By - Jon Brown

Oilfields 101
August 2-3, 2016 | Denver, CO

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This course will present an overview of oilfield operations, both subsurface (downhole) and surface.  The downhole portion will present an overview, and then drill down into actual data from well files, and how the information in the files relates to the reality in the well.  The facilities topics covered will include liquids and gas gathering and processing.

The intent is that participants will be able to apply the information learned the first day they return to their jobs.  The information will be presented in terms of diagrams and photos of real equipment, and real example documents.  The information will not be a gussied up “ideal” case, but will show the equipment or documentation as we actually experience it.  Lessons learned from the instructor’s experience will be incorporated throughout.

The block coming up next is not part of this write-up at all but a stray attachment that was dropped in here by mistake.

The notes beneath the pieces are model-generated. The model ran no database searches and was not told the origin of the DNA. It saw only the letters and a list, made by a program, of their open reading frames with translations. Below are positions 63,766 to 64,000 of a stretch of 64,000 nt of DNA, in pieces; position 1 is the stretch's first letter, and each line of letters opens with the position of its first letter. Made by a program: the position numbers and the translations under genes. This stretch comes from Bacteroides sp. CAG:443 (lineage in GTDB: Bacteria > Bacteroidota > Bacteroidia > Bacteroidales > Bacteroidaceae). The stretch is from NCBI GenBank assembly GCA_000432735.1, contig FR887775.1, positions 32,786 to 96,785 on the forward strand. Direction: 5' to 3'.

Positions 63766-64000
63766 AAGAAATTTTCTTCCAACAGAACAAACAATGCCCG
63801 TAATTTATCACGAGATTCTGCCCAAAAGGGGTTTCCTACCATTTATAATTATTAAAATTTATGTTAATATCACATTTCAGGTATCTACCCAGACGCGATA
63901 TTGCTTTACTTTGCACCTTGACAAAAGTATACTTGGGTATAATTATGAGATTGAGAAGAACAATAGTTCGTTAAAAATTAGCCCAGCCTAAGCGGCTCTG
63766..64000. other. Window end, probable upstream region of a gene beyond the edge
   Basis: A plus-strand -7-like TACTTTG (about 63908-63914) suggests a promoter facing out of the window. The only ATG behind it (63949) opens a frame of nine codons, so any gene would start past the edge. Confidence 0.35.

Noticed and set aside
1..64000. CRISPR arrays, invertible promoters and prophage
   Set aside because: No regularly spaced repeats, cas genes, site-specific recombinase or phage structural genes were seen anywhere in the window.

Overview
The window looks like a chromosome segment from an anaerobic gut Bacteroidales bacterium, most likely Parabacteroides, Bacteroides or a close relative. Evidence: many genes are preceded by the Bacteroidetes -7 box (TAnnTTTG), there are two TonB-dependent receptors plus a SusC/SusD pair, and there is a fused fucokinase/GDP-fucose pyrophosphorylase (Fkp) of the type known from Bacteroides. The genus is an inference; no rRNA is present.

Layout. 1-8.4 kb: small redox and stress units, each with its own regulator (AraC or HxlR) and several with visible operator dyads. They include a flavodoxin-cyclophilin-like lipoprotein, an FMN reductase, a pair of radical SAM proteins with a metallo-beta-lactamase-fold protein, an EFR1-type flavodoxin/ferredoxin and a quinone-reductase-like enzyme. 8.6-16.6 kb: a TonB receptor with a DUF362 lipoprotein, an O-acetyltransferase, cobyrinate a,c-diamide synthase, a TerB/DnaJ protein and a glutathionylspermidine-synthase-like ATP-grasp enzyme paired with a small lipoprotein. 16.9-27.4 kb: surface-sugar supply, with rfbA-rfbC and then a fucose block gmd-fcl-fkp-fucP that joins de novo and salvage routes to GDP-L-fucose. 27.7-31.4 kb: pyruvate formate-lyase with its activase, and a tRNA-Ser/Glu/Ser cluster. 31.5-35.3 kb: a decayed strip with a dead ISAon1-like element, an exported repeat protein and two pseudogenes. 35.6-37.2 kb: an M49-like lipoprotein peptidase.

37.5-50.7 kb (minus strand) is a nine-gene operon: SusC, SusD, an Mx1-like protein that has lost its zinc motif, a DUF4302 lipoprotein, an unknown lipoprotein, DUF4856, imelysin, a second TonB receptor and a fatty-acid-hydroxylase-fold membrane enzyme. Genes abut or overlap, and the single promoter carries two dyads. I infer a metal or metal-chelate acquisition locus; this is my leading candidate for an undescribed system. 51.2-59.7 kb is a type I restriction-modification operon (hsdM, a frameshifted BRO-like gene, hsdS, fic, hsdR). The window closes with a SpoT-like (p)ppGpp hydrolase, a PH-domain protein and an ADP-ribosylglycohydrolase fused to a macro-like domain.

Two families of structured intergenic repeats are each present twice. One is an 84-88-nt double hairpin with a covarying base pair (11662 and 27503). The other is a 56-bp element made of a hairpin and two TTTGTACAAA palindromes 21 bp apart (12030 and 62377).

Who Should Attend

  • New hire engineers, technicians, geologists, and operators
  • Non-technical personnel who want to better understand oil field operations
  • Personnel who need an overview of hydraulic fracturing
  • Human resources personnel who need to understand terminology and buzzwords on resumes
  • Project managers and directors
  • Environmental, health, and safety personnel in water handling and injection, fired-equipment pollution control, and other areas
  • Engineers involved in surface and down hole operations
  • Geologists seeking to understand the overall process